In a traditional model of human resources, employees move through employment in a typical progression from hiring to separation or retirement. Although employees still continue this pattern, some organizations have changed how they structure HR services. Small business owners can choose to assign HR functions to a manager or an HR department, but someone must carry out the three phases of HR management. If an owner assumes all HR duties, this takes a big chunk of time, leaving less time for other business activities, such as sales and customer service.
The field of human resources management evolved in the mid-1980s when two different groups of scholars advocated models for a strategic approach to HRM. These groups pioneered the Michigan School of HRM and the Harvard Framework of HRM. The Michigan School's four components were selection, appraisal, rewards and development. The Harvard School also used these components but emphasized the importance of a "central philosophy or a strategic vision" that general managers must provide for the HRM function. Employees moving through the phases of employment experience these aspects of a company's HRM model in dealing with managers and the HR staff.
In the first phase of HRM, managers work with the HR department to establish a plan for filling a vacant position. This includes writing a job description and advertising the job with the minimum and preferred qualifications. The goal is to attract a diverse pool of viable job candidates. A business uses its own methodology for screening applicants and selecting a finalist for the job offer. After a candidate accepts the job, the next phase of HRM begins.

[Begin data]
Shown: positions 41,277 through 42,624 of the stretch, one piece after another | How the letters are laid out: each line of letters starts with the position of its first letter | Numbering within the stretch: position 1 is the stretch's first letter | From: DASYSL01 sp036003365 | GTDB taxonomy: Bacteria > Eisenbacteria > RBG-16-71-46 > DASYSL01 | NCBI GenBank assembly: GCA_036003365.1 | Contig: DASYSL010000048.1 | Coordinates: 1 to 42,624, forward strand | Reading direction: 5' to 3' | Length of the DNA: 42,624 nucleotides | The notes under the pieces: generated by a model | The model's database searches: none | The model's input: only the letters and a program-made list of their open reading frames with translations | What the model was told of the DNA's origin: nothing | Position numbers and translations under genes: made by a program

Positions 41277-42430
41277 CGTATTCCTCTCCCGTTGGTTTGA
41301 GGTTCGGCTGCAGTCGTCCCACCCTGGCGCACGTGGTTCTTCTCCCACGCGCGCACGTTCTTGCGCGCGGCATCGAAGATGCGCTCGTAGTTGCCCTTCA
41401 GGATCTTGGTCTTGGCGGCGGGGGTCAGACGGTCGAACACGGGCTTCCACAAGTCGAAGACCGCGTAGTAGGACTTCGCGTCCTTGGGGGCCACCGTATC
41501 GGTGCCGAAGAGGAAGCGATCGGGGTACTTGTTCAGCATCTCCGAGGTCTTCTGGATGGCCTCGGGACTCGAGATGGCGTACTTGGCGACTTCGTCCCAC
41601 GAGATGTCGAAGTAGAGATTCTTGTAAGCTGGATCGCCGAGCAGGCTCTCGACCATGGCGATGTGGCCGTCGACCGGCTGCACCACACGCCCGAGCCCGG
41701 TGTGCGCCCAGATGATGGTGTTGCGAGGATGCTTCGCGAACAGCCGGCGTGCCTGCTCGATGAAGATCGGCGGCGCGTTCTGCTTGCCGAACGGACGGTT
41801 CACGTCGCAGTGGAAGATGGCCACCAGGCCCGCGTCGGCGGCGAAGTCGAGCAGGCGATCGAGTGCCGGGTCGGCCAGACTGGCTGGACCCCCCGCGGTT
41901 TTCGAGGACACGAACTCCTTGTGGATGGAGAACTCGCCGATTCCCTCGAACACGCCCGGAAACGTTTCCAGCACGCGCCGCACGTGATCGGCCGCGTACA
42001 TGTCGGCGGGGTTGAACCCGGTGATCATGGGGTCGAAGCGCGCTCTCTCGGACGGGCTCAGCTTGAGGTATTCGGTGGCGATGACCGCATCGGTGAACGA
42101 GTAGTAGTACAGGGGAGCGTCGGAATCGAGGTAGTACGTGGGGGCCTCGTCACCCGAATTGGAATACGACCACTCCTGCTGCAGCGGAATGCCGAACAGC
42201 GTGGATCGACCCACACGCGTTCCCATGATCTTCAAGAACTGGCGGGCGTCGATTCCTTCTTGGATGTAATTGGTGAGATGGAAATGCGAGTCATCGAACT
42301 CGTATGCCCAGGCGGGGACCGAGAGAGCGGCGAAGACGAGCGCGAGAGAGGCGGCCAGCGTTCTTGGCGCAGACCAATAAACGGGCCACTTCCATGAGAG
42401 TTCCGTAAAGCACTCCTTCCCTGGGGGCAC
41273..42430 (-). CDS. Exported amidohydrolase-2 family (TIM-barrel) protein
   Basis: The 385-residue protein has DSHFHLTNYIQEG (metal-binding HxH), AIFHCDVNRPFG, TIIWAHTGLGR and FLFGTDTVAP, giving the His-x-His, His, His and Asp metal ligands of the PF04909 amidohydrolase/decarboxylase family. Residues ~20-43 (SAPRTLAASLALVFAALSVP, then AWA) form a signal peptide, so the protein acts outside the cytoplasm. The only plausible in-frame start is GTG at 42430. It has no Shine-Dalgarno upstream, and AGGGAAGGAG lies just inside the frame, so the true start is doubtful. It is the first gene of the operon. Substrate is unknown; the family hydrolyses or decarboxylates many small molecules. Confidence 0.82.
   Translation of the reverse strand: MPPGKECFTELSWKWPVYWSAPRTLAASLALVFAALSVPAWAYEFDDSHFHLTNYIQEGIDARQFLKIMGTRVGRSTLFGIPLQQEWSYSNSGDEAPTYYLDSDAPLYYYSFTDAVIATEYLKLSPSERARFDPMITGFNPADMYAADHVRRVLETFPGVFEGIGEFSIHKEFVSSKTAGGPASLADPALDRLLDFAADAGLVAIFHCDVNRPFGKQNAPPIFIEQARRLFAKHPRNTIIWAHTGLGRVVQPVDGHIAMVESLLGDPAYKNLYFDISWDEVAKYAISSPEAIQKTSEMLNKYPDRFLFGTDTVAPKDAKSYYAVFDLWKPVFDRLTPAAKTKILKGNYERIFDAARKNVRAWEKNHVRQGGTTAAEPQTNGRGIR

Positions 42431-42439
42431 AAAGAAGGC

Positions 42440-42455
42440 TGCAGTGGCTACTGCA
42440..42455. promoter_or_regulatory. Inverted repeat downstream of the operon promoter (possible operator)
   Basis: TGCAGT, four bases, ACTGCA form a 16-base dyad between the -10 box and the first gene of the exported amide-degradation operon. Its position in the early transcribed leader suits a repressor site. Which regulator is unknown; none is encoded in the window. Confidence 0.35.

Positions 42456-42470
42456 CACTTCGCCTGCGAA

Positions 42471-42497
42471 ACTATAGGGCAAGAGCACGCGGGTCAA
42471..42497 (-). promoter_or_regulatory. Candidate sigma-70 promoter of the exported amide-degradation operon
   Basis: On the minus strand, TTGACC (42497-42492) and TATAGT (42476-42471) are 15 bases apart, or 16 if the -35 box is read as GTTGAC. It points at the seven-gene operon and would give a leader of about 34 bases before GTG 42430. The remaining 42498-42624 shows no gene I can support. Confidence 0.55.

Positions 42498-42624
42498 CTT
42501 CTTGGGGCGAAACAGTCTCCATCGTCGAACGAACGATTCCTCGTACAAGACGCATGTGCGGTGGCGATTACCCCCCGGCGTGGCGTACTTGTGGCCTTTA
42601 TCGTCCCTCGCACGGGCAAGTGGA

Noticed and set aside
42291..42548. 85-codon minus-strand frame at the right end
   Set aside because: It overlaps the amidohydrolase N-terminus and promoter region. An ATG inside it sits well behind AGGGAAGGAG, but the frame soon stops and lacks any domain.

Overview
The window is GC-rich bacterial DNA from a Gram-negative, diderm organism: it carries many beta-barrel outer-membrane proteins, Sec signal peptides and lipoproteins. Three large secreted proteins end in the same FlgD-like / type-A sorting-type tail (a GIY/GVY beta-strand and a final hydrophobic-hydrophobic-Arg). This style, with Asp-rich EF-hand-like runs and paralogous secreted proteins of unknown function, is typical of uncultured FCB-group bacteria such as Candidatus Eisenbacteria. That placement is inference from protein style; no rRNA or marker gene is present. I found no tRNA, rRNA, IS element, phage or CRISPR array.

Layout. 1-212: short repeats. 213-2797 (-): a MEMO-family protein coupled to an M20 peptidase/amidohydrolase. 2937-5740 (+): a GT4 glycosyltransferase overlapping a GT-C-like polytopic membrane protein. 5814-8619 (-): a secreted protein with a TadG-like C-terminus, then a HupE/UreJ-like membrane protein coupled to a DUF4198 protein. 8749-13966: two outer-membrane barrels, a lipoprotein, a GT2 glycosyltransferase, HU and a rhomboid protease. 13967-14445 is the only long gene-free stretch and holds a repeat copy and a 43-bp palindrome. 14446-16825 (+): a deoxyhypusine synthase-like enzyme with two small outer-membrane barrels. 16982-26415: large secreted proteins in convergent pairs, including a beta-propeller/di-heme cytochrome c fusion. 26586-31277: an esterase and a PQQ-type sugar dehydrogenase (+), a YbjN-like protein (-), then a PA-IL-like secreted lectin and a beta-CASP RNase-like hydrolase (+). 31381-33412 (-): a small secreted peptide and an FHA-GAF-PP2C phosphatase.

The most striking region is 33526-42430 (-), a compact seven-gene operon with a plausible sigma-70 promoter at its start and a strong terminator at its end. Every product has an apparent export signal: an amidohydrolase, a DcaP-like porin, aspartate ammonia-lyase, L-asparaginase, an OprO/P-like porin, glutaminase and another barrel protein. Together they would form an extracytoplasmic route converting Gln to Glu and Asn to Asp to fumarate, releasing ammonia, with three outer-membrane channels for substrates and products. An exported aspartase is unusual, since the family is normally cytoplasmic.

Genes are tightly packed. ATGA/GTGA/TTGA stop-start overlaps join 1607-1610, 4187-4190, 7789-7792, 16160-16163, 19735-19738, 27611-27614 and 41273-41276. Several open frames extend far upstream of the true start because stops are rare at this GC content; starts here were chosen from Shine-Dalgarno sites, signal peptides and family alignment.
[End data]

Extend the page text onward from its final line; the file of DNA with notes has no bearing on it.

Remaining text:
In the next phase of employment, the employee receives a placement into a position, is oriented by a manager to the work group and the organizational culture and receives initial training. The length of this phase varies in each organization. Some employers use an on-the-job training model and some classroom training, and other employers require new employees to complete basic training before they can report to their work site. Training helps employees understand what they must do to perform correctly.
The third phase takes a different form in each organization. Managers must ensure that employees receive feedback about their performance after the training phase so they can improve. Managers also provide tools to motivate employees, including compensation and rewards, along with different development opportunities, including on-site and off-site training programs and chances to work independently and with other workers on projects of increasing difficulty. The goal of development and management of employee performance is for employees to achieve and sustain high levels of performance.